An ambitious package of 'nature positive' reforms 10 min read
On 8 December 2022, the Federal Government released its long-awaited response to Professor Graeme Samuel's 2020 review of the Environment Protection and Biodiversity Conservation Act 1999 (EPBC Act), titled 'Nature Positive Plan: better for the environment, better for business' (Plan).
The Government has outlined an ambitious package of reforms to national environmental law which are aimed at addressing environmental decline and focusing on 'nature-positive outcomes'. These reforms will have significant implications for project proponents across various sectors.
In this Insight, we outline our thoughts on the key measures proposed by the Government.
The centrepiece of these reforms will be the establishment of a federal Environment Protection Agency (EPA). The EPA will have responsibility for assessing actions and granting approvals under the EPBC Act (which notably is a role that goes beyond that recommended by Professor Samuel).
It will also be responsible for enforcing compliance with the EPBC Act, and the Sea Dumping, Ozone and Synthetic Greenhouse Gas Management, Hazardous Waste, Product Emissions Standards, Recycling and Waste Reduction, and Underwater Cultural Heritage Acts.
The EPA will be an independent agency with its own budget. The Minister will be able to issue the EPA with a Statement of Expectations but will not be able to direct the EPA in the exercise of its functions.
The Minister will have the power to 'call in' decisions that would otherwise be made by the EPA. It is an open question as to whether this will prove to be positive for proponents. On the one hand, it means a proponent may call on the Minister to step in if it is hitting a roadblock with the EPA. On the other hand, objector groups may also campaign and seek to influence the Minister to call in applications where there are particular concerns about a project's environmental impacts, which may give rise to uncertainty and project risk for proponents. Given the ability for state and territory decision-making processes to be accredited under the proposed reforms (discussed below), and that the 'call in' power will not apply to decisions made under accredited processes, this power may have limited application in any event if the majority of states and territories become accredited decision-makers.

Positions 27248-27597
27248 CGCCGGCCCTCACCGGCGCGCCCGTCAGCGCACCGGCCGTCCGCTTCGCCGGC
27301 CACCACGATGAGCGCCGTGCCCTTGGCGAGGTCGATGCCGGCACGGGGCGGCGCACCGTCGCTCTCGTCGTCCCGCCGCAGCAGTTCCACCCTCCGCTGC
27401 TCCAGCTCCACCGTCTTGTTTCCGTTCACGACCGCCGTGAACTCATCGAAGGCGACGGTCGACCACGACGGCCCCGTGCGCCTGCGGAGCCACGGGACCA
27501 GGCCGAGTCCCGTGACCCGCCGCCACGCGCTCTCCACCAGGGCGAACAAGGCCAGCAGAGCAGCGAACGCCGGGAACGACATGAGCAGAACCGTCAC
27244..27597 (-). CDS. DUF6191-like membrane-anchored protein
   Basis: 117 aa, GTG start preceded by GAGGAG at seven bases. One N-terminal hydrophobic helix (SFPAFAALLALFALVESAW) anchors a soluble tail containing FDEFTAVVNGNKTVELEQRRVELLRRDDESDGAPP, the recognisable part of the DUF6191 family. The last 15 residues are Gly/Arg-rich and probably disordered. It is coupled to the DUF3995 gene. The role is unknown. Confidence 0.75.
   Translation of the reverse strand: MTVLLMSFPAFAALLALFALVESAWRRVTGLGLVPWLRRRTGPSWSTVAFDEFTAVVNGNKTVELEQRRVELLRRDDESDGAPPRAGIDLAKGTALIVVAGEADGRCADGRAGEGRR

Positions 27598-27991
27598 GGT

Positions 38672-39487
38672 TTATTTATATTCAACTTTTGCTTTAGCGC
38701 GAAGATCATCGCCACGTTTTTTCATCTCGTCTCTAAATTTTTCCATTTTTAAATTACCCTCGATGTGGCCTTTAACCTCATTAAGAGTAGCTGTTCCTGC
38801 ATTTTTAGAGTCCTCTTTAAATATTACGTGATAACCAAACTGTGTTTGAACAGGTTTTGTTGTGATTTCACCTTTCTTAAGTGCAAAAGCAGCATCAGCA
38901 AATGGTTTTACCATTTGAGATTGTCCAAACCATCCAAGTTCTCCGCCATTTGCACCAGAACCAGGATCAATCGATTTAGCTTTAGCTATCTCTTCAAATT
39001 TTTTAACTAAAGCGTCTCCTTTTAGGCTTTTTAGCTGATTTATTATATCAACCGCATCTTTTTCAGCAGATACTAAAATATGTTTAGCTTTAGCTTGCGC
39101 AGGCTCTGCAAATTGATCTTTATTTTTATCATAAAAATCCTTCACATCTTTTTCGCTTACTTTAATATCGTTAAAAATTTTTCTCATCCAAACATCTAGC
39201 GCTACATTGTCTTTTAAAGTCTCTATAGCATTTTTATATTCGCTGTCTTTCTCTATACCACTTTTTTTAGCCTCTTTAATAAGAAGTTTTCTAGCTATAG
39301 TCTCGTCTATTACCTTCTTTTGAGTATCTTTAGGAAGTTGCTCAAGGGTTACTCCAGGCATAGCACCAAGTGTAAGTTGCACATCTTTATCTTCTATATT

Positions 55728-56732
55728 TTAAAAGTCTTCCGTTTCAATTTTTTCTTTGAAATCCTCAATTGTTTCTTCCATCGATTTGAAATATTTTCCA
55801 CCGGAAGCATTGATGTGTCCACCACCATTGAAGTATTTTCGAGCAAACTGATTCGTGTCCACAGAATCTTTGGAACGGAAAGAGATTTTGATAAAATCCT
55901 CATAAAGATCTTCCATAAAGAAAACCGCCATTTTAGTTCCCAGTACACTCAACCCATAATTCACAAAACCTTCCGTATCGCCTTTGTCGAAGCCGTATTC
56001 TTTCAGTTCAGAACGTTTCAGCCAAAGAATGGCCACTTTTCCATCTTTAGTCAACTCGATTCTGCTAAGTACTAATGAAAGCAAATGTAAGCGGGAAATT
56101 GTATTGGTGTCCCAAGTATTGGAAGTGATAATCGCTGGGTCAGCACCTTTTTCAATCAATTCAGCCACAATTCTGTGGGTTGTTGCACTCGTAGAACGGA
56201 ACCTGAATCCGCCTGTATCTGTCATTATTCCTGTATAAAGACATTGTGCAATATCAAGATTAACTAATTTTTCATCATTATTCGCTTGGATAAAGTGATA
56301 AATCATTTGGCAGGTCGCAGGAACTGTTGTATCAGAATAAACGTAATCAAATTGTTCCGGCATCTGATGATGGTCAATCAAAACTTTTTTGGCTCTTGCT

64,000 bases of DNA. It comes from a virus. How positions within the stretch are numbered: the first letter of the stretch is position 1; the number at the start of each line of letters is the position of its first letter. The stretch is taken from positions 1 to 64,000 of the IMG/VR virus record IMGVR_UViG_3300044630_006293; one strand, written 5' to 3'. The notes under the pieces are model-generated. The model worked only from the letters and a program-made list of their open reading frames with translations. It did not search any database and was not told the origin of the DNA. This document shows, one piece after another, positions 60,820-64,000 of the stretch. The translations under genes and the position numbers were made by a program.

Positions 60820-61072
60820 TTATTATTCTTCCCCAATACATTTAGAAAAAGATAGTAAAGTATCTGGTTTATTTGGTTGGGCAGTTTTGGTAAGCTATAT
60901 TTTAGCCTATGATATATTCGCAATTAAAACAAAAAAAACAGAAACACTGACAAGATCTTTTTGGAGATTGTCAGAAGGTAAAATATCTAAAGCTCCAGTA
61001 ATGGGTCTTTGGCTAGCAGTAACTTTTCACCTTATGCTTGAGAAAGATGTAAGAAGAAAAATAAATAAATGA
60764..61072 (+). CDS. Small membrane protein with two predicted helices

The Department of Climate Change, Energy, the Environment and Water will still exist. It will include a Data Division with a legislative mandate to provide environmental data to the EPA, the Minister and the general public and for expanded State of the Environment Reporting.
If the initial National Environmental Standards are unduly onerous, there will be no mechanism to recalibrate to a more balanced requirement in the future.
The Government proposes to implement a series of National Environmental Standards which will apply to all decision-making under national environmental law. This was a key recommendation of the Samuel review and an important step towards enabling single-touch approvals (see below).